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There’s been quite a discussion going on among my friends about this plan of TVP2 (one of the Polish TV channels, link sadly in Polish only) to start using Polish subtitles for some of its programming. And it’s about blerry time, I’d say!
You see, while most countries either use subtitles in their native language or dub foreign programs completely, in Poland the set-up is slightly different. There you have one person (normally a guy) reading the lines of all actors in Polish while the original soundtrack is still somewhat audible in the background. So let’s say, you have Dr. House going on one of his usual rants and you can just barely hear Hugh Laurie’s voice muffled by the sound of the Polish reader. Sounds weird? It is!
And now TVP2 decided to start showing original English language programming with Polish subtitles. In other words, like it should be. The program selection will be targeted towards teens and the idea behind it is that it should help the kids learn English.
And the reaction of the public? Surprisingly, only 19% of Poles want to have subtitles, the people actually prefer the reader! And they give you a myriad of excuses why the dude reading the lines out loud should stay. They say that it’s impossible for kids to read that fast. Oh really? Then it’s time to learn to read faster. The level of reading skills among Polish youth, and not just youth, is truly atrocious. I myself have several friends who, for all intents and purposes, are functionally illiterate.
The public then says that Polish, being a Slavic language, is too complicated and difficult to translate nicely into coherent subtitles. Oh really, again? Slovakian is a Slavic language too, and somehow those poor Slovaks manage to read their subtitles just fine. The public complains that visually impaired viewers won’t be able to enjoy TV if there’s no one reading the lines. Here, they do have a point, and their concern for their fellow countrymen is really touching. Not like all those heartless Scandinavians for example, who must live in countries where everything on TV, without exception, is only subtitled.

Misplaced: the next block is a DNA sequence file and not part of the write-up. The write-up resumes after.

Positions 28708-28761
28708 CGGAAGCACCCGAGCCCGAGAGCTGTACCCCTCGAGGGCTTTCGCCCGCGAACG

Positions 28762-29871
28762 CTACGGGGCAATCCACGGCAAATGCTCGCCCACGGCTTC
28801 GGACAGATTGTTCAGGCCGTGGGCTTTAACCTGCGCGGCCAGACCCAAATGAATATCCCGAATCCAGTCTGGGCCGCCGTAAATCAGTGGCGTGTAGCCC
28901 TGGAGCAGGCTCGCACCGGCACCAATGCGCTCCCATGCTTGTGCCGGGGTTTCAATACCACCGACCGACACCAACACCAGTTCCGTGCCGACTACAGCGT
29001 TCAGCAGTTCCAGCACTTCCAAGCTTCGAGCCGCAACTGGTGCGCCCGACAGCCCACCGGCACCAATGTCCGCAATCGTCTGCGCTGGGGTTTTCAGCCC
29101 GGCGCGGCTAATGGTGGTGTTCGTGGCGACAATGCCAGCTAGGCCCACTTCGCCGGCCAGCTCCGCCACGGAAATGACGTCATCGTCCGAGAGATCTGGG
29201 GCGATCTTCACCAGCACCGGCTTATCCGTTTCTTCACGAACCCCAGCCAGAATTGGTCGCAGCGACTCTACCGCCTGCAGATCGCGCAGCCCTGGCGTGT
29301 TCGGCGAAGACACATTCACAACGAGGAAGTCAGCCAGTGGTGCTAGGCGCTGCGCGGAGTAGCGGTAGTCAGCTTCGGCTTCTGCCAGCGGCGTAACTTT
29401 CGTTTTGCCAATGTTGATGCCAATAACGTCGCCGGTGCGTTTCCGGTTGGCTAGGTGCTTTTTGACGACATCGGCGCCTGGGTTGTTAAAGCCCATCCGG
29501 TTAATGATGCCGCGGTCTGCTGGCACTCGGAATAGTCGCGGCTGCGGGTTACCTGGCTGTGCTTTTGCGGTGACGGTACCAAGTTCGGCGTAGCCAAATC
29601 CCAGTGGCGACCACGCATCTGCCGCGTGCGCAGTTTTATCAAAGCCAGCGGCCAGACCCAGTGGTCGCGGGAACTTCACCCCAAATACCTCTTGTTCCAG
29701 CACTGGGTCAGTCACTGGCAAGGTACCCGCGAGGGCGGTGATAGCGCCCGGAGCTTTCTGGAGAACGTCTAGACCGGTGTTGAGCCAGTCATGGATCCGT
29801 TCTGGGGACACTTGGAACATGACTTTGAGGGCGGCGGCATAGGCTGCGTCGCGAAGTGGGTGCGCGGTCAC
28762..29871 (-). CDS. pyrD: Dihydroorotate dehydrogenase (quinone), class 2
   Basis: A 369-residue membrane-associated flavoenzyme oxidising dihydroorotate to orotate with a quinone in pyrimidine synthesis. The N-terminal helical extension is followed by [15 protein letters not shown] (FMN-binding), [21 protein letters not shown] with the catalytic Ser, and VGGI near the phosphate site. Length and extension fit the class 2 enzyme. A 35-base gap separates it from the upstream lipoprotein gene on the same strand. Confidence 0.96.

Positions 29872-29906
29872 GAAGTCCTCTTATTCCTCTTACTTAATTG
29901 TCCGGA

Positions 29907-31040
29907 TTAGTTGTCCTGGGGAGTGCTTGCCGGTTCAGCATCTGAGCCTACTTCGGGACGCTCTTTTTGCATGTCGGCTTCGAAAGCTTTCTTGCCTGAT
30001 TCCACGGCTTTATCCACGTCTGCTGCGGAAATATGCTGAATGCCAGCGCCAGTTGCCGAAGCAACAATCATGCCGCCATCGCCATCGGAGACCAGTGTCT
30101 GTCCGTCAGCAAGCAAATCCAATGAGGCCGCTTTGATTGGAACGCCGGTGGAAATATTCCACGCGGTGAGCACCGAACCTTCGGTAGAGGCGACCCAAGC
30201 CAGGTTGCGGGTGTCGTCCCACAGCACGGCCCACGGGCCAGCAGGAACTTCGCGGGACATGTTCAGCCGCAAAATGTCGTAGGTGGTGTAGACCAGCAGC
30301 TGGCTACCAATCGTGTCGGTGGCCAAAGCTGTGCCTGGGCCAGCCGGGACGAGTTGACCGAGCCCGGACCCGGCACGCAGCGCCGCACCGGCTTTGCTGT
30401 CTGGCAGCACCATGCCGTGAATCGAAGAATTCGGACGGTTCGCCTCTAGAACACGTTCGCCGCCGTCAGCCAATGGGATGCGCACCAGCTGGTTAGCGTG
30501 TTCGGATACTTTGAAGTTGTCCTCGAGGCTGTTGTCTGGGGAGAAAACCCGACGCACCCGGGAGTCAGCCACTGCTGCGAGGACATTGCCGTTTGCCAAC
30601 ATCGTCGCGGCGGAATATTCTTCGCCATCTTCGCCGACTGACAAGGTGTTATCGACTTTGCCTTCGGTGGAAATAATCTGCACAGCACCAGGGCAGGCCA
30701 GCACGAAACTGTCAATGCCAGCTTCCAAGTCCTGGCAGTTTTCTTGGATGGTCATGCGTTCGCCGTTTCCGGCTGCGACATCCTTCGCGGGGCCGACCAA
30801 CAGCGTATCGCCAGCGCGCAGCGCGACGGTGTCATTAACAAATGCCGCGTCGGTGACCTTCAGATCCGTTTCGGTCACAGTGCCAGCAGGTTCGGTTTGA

What puzzles me the most is that films shown in Polish movie theaters are subtitled, have been subtitled for ages, and somehow people can read fast enough and nobody sees a reason to complain. But try to stick subtitles on TV and there’s a public outcry. There are opinion polls and studies and expert opinions pretending to prove just how ineffective subtitles would be and how physically impossible for people to read fast and comprehend. (So, my question again, how have they been managing at the movies all those years, huh?)
And then, there are some naysayers who don’t believe that this initiative will help at all with convincing kids to learn English. Maybe not, but don’t you think it’s worth a try? Because isn’t it odd that in places like France, where everything on TV is dubbed, the level of English is what it is. Or rather isn’t. And just the opposite is true in the countries with subtitled TV programming. Coincidence? I don’t think so.
So I say, bring on the subtitles and you’ll see that everybody wins. Kids will start learning English, and the rest of us will be forced to get reacquainted with reading again.